6. Before turning directly to a more detailed discussion about technical criteria and the previous 2000 and 2004 rounds and the .ORG and .NET reassignments, we have outlined below some key questions which require further constituency input.

7. For example:

  1. Should the minimum technical criteria for registry operations be set according to the current registry operations of, for example, .NET requirements
  2. Should the minimum technical criteria make some reference to the proposed size of a new registry [to enable appropriate adjustments to be made based on the number of names under management]
  3. Should a separate registry operator's accreditation scheme be established and, if so, what should that scheme look like. For example, could compliance with existing RFCs and IETF standards be used as objective measures of technical capacity?
  4. Should other business operations criteria continue to be included in a registry operator's application to ensure that any registry operator is adequately funded and professionally managed

B. Technical Criteria — 2000 & 2004

1. The technical criteria used in the 2000 round can be found at http://www.icann.org/tlds/tld-criteria-15aug00.htm . There were nine key elements which include items that have a direct bearing on "business capacity" for registry operations:

  1. The need to maintain the Internet's stability
  2. The extent to which selection of the proposal would lead to an effective "proof of concept" concerning the introduction of top-level domains in the future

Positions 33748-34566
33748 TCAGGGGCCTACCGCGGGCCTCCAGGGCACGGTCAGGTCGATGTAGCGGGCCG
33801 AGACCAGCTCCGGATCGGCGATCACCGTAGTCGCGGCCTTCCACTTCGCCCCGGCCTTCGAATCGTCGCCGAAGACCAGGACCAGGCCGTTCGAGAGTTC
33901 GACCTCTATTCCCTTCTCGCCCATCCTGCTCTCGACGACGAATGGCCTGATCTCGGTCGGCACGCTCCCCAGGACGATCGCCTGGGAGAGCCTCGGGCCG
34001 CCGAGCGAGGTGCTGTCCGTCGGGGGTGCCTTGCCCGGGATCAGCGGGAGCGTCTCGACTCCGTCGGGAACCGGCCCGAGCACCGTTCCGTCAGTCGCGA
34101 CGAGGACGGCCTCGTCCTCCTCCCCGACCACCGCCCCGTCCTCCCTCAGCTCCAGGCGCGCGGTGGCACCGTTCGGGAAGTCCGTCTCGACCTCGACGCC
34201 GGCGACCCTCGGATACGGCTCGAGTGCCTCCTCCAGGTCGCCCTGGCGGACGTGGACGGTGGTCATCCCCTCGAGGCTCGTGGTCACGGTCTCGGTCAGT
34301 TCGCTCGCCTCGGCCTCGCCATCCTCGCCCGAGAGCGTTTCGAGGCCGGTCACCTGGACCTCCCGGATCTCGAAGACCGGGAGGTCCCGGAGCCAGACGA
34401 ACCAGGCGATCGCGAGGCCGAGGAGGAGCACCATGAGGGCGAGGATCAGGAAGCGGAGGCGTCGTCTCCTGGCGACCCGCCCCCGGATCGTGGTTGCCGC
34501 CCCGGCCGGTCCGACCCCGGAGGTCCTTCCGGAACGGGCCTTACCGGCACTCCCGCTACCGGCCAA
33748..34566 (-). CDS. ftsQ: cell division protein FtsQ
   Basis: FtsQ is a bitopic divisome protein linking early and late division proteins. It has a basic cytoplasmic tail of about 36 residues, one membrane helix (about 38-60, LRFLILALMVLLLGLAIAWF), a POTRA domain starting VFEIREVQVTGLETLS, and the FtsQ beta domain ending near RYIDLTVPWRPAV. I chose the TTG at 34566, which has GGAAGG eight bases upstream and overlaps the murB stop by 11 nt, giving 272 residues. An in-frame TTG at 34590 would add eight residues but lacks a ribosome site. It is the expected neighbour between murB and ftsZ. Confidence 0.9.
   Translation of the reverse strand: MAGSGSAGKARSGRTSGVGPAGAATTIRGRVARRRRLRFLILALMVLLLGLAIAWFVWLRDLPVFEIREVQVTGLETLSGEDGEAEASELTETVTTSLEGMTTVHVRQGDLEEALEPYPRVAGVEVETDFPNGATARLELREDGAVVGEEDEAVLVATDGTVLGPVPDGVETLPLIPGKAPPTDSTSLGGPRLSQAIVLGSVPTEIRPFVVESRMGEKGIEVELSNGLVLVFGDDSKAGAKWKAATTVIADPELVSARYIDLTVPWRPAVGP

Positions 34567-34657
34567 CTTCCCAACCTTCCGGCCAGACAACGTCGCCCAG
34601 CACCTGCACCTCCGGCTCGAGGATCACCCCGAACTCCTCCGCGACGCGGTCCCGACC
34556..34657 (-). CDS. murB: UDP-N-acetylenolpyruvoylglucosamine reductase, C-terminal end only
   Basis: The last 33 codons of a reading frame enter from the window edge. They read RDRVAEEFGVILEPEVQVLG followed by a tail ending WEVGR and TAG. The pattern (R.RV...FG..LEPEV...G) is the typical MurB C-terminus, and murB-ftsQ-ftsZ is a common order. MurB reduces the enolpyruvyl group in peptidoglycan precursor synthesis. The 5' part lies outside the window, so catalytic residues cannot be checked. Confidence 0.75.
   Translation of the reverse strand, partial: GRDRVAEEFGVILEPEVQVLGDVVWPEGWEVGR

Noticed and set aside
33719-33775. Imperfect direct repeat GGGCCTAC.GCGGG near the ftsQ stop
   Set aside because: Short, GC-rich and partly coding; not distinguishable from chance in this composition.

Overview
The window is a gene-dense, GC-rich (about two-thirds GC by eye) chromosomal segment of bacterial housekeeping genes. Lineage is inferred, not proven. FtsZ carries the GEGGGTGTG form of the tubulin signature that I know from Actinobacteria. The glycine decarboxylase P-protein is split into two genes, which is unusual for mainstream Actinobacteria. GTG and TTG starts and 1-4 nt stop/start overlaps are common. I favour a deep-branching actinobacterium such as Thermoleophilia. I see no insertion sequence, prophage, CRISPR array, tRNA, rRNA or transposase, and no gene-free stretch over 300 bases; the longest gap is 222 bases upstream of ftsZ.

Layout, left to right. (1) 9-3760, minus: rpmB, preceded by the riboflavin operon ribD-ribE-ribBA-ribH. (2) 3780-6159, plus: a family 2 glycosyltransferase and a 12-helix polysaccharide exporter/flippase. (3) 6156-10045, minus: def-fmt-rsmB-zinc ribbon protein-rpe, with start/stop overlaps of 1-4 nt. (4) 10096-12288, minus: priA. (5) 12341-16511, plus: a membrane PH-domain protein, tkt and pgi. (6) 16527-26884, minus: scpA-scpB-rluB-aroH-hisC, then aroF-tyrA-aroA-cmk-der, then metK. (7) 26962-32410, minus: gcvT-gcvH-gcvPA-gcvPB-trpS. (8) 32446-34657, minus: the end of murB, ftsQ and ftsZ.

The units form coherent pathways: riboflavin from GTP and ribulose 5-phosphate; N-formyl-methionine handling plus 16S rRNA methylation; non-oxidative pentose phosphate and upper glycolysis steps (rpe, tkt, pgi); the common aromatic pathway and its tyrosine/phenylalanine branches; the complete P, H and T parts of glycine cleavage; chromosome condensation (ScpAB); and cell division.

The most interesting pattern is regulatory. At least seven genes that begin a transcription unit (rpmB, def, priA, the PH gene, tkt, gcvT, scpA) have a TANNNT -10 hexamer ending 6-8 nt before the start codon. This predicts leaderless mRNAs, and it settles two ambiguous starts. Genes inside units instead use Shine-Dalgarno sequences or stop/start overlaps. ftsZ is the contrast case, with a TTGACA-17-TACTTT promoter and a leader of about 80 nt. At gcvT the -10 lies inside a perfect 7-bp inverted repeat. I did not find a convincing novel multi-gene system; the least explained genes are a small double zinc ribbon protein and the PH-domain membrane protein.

3. The enhancement of competition for registration services
  4. The enhancement of the utility of the DNS
  5. The extent to which the proposal would meet previously unmet types of needs
  6. The extent to which the proposal would enhance the diversity of the DNS and of registration services generally
  7. The evaluation of delegation of policy-formulation functions for special-purpose TLDs to appropriate delegations
  8. Appropriate protections of rights of others in connection with the operation of the TLD
  9. The completeness of the proposals submitted and the extent to which they demonstrate realistic business, financial, technical, and operational plans and sound analysis of market needs
  10. There are two parts to the technical criteria required for the 2004 sTLD round. Part E of the sTLD application sets out the main areas where technical competence is required (http://www.icann.org/tlds/new-stld-rfp/new-stld-application-parte-15dec03.htm )
    1. A descriptive analysis of the registry operator's technical capabilities including key personnel, the size of the technical workforce and significant technical achievements
    2. A technical plan for the proposed registry operations (highly detailed including a description of facilities and systems; the registry/registrar model and protocol; database capabilities; zone file management; backups and escrow, WHOIS services, system and physical security; peak capacity management; system reliability; outage prevention and recovery procedures and technical support
  11. The 2004 sTLD technical specification outlined above is different from the criteria for assessing compliance with the technical specification. The "measurement" criteria were used by the evaluators to analyse whether applicants could verify their claims of technical competence (http://www.icann.org/tlds/stld-apps-19mar04/PostAppA.pdf.) The main elements of the technical measurement criteria were:
    1. Evidence of the ability to ensure stable registry operation
    2. Evidence that the registry applicant conforms with best practice technical standards